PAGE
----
Crows canned for AFL media conference

Roger Vaughan
Adelaide Crows coach Don Pyke says a joint venture with Collective Mind was a failure

Adelaide's bid to put their controversial AFL pre-season camp behind them has misfired, with media commentators saying it raises more questions than answers.

The Crows made the unusual move of holding a media briefing on Saturday, where coach Don Pyke and football boss Brett Burton announced the club had cut ties with mind training company, Collective Mind.

Adelaide started working with Collective Mind last year and the company was responsible for the Crows players adopting their so-called power stance before each game in the finals series.

But amid ongoing reports about what happened in the pre-season camp, Adelaide have cut ties with the company.

Pyke said in Saturday's media conference that the camp "was a fail".

The surprise announcement came only days after Adelaide chairman Rob Chapman had defended their association with Collective Mind.

And AFL media have jumped on the Saturday announcement, saying there are still plenty of unanswered questions arising from the camp.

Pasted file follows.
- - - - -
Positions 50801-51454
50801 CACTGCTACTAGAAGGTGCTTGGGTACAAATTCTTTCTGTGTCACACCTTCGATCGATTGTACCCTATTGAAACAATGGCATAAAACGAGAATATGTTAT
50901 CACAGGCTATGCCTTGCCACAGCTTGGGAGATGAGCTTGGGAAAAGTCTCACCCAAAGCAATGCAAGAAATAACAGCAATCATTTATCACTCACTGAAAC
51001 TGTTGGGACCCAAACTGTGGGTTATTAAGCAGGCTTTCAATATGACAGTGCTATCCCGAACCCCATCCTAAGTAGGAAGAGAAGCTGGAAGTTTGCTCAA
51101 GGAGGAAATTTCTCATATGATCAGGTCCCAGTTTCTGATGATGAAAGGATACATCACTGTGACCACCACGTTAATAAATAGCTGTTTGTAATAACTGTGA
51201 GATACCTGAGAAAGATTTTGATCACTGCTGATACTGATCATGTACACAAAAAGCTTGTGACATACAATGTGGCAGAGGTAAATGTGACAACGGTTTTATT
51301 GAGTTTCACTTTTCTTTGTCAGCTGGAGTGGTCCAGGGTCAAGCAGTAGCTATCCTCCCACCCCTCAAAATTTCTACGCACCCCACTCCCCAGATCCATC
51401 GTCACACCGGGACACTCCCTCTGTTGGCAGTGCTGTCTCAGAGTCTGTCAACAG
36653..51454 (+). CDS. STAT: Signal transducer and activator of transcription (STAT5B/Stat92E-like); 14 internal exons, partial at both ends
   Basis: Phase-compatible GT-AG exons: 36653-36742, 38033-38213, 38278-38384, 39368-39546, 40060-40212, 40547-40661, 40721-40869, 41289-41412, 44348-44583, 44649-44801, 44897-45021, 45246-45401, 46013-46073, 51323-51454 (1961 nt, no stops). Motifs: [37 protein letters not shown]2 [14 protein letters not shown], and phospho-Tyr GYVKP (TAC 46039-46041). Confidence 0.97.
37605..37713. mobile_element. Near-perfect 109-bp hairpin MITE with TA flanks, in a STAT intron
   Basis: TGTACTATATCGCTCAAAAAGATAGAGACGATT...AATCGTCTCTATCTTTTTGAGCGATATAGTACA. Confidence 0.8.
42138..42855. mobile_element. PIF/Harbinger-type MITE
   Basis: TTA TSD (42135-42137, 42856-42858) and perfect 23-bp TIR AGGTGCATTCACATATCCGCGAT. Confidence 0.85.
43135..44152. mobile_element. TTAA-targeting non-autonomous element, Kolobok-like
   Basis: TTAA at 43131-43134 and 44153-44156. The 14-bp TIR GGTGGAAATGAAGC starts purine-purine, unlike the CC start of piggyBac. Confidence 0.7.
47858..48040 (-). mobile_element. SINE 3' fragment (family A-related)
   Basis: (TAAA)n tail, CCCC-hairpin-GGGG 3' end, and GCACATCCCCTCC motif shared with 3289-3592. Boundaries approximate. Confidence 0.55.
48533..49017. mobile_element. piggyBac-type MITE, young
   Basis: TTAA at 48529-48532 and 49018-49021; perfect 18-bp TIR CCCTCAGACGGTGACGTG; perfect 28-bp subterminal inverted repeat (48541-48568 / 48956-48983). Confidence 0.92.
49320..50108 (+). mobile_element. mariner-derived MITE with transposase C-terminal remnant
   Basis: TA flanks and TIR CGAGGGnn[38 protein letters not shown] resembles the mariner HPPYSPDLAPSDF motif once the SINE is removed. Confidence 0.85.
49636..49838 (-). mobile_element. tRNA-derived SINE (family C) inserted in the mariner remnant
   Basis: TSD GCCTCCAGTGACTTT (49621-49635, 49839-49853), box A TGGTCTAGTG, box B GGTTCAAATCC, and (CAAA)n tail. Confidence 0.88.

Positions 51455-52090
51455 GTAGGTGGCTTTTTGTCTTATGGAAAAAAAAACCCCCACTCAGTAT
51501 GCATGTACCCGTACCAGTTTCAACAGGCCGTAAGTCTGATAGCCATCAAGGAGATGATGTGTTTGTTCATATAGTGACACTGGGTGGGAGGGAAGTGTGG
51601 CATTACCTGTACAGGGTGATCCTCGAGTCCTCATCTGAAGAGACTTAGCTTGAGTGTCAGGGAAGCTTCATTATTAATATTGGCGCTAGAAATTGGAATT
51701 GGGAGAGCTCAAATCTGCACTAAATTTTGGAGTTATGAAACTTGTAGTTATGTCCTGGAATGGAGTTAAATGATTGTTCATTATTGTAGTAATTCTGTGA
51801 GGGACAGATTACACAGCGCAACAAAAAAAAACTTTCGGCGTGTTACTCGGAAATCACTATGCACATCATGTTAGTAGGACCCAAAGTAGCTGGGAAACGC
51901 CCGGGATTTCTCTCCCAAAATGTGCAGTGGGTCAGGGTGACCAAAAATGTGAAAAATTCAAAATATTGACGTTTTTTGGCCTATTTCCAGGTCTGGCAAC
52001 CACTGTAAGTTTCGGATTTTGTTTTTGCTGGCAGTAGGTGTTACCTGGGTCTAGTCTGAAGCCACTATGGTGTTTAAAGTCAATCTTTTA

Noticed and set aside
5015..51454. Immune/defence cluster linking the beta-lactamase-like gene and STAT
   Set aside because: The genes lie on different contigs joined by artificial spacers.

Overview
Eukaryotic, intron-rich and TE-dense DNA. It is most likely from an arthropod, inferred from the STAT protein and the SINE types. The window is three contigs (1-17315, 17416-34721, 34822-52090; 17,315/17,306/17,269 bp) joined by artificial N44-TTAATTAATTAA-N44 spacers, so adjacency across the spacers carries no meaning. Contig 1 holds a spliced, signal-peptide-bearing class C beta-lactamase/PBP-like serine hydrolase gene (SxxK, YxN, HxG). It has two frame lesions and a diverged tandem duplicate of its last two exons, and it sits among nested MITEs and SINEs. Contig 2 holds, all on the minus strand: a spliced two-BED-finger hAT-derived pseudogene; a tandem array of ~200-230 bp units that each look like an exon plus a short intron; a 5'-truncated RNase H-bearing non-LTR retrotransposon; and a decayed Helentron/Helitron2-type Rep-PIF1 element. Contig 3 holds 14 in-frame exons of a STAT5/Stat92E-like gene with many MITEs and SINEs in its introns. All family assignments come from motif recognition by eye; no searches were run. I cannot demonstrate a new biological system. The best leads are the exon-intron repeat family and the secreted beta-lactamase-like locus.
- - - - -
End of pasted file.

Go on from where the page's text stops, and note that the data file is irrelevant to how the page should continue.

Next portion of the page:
The club has conceded elements of the camp were of particular concern to their indigenous players.

But Burton is adamant all issues - whatever they may have been - are in the past.

"We don't need to go into all the specifics because I don't think that's fair ... but what I will say is that there are no lingering issues from the camp," he said.

"That is categoric - there are no lingering issues with our playing group and with our staff from that camp.

"That's all our fans need to know ... we've got a playing group that is happy."

Collective Mind founder Amon Woulfe said in a statement to Channel Seven on Sunday that the ongoing issues from the pre-season camp were a major reason to end the relationship with Adelaide.

"While there have been many positives in 2018, we acknowledge and have acted upon some concerns from the pre-season camp," he said.

"However the ongoing focus on this has been distracting for the players and was a key factor in this decision.

"To allow the players and the club as a whole to move on, we won't be making any further comment.

"We're very proud to work with this fantastic club and wish them all the best."

Former Adelaide player Jake Lever, now at Melbourne, also said on Sunday that he had enjoyed working with Collective Mind.

"I thought they were fantastic in terms of some of the stuff they were able to do, in terms of focus and footballing stuff," Lever told Channel Seven's Game Day.